Magazine | February 29, 2016, Issue

Barbie Proliferates

The doll now comes in a variety of shapes and sizes, but not everyone is pleased

Like many Americans, I have long dreamed of a better world, one in which I would no longer be oppressed by inanimate plastic fashion dolls. On January 28, the Mattel toy company finally delivered. Barbie, that perennially foxy but quietly sinister supermodel-shaped plaything, will make us all feel better by gaining a few extra pounds.

Launched amid great fanfare and a Time cover story — “Now can we stop talking about my body?” — the new and improved Barbie has added three “realistic” body-shape options (“petite,” “tall,” and “curvy”), 24 different hair styles, 30 different hair colors, 22 eye colors, 14 face shapes, and seven additional skin tones.

The goal, as one Mattel executive announced to the world, was to “represent a line that is more reflective of the world girls see around them — the variety in body type, skin tones, and style allows girls to find a doll that speaks to them.”

This is all fine and good, really. Who but the most cold-hearted of souls could shake their fist at a more diverse collection of still unbelievably unrealistic dolls with perfectly symmetrical faces? The bulk of Barbie’s updates, in fact — hair, eyes, and skin — were largely met with a fond and appreciative nod. But it was Barbie’s increased caloric-storage capacity that truly rocked the world, inspiring wall-to-wall news coverage, widespread wringing of hands, and about 700 of the most absurd and hilarious think pieces one might ever hope to read.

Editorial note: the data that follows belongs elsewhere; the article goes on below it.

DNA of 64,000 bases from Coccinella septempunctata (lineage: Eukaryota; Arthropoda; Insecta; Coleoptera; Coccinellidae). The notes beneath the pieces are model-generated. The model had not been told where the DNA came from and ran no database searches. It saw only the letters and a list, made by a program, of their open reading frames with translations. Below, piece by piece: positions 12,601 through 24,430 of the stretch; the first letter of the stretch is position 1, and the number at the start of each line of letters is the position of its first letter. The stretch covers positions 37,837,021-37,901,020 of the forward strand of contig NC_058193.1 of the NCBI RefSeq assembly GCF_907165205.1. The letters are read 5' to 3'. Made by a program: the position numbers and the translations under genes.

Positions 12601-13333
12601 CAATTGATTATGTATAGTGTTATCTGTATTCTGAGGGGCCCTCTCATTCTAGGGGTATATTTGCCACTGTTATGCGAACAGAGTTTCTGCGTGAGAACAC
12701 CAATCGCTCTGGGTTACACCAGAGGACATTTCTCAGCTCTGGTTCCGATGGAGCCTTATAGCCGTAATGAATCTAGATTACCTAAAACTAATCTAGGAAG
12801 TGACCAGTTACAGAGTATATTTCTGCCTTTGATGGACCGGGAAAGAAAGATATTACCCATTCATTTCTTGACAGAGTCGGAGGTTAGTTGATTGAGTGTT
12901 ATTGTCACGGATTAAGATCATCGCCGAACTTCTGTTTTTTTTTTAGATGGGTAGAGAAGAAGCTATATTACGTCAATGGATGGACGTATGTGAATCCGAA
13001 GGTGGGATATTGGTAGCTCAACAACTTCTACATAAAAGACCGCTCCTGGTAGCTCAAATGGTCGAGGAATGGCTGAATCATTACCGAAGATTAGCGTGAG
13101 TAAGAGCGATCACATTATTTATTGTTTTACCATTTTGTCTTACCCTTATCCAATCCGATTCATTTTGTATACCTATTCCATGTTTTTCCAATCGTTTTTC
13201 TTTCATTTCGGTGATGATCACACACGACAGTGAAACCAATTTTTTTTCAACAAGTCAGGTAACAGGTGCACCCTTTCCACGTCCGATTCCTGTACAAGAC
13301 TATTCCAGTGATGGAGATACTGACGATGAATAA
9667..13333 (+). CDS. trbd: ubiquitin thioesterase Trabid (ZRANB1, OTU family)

“When I look into the still vacuous eyes of the new ‘fat’ Barbie,” wrote Mona Awad at Time,

I see that Barbie can’t escape herself either, regardless of changes made to her height, waist, hips and skin tone. . . . Barbie cannot transcend what she is composed of — not molded plastic, but rather the anxieties, desires, and dreams of her makers, which invite a kind of impossible happily-ever-after narrative, narrow and eerily dreamy and irresistible at the same time.

Ah, yes, how true. Except the added pounds, tragically, are not real; they are plastic and illusory. I’ll take this moment to remind us all that we are talking about a children’s doll originally based on an inappropriate German bachelor-party gift; a doll that, until recent years, would have toppled over like one of those Potemkin Chinese skyscrapers if she had been magically transformed into a real live human being, because her feet were perennially frozen into a freaky, sky-high tiptoe.

Oh, and as for Time’s innocent question — “Now can we stop talking about my body?” — the answer is a clear, decided no. At Bustle, a website “by and for women,” one anxiety-ridden author applauded a tweet calling for a “trans Barbie,” then added:

where is fat Barbie? Where is pear-shaped Barbie? Where is blind Barbie? Where is disabled Barbie? I’m not asking for an “ugly” Barbie — although that would be interesting — but for Mattel to find beauty in different bodies outside of a slim, cisgendered, able-bodied standard of beauty.

Well, just give them time. Barbie, at least according to its spokespeople, was responding to perceived visions of subtle oppression, largely due to the perpetuation of impossible beauty standards. “We were seeing that Millennials are driven by social justice and attracted to brands with purpose and values,” Tania Missad, Mattel’s director of global brand insights, told the U.K.’s Telegraph, “and they didn’t see Barbie in this category.”